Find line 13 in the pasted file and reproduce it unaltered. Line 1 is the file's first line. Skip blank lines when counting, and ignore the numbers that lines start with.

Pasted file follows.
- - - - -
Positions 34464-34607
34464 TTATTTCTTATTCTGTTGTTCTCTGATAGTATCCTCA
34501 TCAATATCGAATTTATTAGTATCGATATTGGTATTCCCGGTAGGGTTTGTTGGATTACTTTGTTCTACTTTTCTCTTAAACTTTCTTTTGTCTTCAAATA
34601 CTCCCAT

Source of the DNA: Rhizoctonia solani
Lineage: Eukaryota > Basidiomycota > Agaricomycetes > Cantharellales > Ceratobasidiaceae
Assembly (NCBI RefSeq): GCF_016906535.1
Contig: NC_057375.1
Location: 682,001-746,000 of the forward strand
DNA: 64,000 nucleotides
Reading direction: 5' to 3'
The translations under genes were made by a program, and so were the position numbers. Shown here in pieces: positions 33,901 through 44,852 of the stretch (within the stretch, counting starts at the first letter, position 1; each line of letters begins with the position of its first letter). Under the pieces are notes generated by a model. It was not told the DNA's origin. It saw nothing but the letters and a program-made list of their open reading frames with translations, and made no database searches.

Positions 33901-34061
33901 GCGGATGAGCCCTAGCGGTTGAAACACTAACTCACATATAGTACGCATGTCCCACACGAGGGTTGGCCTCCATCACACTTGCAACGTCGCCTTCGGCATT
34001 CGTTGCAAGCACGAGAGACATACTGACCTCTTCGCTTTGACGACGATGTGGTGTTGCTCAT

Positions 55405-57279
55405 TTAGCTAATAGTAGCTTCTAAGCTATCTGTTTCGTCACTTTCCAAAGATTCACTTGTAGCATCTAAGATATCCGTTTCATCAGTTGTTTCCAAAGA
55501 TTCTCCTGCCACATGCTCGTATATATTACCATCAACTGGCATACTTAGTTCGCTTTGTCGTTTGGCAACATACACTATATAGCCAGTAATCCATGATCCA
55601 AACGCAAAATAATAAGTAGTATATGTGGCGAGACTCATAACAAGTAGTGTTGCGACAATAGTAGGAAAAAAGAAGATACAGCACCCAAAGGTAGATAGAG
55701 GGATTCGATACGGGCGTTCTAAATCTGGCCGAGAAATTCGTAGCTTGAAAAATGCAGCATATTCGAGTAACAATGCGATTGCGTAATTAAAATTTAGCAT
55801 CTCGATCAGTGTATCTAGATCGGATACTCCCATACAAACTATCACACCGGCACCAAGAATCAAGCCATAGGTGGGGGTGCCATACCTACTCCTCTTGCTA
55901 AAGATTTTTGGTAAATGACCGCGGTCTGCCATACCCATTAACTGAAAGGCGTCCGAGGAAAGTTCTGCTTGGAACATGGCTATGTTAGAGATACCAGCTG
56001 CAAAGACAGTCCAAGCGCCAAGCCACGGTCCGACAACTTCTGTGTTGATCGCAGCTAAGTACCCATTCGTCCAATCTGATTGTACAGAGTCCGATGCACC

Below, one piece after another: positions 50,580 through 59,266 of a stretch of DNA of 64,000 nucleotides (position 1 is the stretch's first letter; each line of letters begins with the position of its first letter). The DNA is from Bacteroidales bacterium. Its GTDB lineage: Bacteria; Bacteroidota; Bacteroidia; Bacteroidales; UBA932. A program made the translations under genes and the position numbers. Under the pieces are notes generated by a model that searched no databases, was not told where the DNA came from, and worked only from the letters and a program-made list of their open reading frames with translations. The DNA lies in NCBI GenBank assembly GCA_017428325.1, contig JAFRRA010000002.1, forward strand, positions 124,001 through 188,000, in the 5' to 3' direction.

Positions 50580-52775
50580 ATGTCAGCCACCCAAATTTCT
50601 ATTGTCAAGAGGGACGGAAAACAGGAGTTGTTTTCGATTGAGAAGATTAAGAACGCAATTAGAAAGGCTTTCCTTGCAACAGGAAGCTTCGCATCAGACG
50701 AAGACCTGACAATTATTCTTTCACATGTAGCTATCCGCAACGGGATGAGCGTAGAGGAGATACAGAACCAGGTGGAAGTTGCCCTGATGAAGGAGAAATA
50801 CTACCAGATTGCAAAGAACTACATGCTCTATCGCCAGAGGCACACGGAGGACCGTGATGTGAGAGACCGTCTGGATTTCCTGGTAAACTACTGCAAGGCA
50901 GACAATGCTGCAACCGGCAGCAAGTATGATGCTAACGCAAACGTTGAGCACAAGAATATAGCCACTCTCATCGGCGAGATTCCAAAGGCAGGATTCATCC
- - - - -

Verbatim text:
Positions 33901-34061